28 January, 2013
This lovely little desk was made by the Mervyn Macartney Factory for display during the London Arts and Crafts Exhibition in 1983. Furniture from this time period doesn't always fascinate me but something about this desk was so quirky and different I had to know more. It's legs and overall shape speak to the beginning of the Art Nouveau movement which was just beginning at this time in France. It was crafted around 1891 and is made of mahogany and macassar ebony veneer with silver mounts and knobs. It can currently be seen in the Metropolitan Museum of Arts in New York City.
18 January, 2013
John Henry Belter was one of the most prolific furniture makers of the 19th century. He was important in the rococo revival movement durning this time and many of his pieces speak to this atribution. Today, a few of his works are currently in the collection of victorian furniture at the Minneapolis Institute of Arts in Minneapolis, Minnesota. During Belters career, he acquired many pattens for his furniture making skills. One of these pattens involved the technique of wood lamination in which he fused together different fragments of wood to create pieces sturdy enough to withstand his deep and heavy carvings. The partial parlor set owned by the MIA shows exceptional carvings with roses and other flowers in rosewood from sometime during the 1860's. Belters sofas from this time sold for an average price of $350, which was quite a bit of money. Unfortunately, these pieces are currently not on display but hopefully someday they will emerge from the museums storage and be on view to the public once again.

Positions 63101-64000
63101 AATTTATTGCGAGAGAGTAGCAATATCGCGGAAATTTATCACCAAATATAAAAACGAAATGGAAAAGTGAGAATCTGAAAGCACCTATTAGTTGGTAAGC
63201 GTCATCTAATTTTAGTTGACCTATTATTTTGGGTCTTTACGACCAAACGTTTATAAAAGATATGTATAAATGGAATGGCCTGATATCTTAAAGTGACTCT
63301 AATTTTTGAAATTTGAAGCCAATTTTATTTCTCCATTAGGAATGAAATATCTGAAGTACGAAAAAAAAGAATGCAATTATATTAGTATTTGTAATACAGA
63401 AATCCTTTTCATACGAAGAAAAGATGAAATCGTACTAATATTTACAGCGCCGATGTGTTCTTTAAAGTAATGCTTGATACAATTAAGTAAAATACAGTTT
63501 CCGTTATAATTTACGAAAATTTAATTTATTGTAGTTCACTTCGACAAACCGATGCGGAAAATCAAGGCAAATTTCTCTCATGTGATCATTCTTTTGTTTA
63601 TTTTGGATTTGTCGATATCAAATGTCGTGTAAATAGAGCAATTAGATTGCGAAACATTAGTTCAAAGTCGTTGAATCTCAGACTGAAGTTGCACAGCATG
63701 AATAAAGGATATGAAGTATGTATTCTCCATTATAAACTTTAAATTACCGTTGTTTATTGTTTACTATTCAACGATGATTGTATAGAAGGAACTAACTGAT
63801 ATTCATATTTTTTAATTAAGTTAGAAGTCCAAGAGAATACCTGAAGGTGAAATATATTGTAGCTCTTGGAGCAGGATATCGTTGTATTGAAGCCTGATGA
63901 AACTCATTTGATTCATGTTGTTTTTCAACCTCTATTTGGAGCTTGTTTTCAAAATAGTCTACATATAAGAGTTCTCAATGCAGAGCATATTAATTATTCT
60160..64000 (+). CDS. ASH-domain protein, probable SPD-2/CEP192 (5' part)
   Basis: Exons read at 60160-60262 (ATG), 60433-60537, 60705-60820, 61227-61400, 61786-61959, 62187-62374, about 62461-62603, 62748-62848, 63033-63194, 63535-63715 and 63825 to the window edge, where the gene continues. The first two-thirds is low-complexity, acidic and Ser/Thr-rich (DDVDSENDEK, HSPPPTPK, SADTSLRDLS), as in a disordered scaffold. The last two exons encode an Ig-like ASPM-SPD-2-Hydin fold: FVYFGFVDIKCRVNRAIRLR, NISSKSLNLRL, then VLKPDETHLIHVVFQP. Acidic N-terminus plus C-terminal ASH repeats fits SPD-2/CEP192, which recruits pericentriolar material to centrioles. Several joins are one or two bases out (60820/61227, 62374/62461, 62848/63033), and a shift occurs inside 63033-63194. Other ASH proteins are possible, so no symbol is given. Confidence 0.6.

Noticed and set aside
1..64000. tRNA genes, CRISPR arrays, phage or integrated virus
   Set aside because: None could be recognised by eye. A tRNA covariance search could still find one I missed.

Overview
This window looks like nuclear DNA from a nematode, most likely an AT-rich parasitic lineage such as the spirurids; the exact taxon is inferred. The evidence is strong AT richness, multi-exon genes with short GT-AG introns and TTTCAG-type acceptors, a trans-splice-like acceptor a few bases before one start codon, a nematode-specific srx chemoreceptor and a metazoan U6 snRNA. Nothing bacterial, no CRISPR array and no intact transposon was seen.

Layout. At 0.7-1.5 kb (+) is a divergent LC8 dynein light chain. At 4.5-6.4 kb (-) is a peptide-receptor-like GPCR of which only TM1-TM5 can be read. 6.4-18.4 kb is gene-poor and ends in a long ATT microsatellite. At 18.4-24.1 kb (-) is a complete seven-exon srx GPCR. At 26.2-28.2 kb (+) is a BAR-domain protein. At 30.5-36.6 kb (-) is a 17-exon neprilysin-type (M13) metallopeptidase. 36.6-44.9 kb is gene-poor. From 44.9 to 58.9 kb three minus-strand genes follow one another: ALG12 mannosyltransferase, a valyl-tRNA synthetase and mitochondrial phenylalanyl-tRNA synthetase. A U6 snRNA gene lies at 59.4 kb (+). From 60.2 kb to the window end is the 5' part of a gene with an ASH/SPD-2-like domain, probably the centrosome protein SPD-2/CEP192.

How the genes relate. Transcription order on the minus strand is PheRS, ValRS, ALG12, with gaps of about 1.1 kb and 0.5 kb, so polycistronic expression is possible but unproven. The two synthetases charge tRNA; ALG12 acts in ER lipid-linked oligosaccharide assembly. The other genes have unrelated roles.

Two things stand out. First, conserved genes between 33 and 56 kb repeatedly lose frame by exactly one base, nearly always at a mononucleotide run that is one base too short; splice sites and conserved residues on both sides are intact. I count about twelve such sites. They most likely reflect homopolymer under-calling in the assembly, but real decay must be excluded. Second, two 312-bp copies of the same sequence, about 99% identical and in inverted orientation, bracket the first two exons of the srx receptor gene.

Images from the Minneapolis Institute of Arts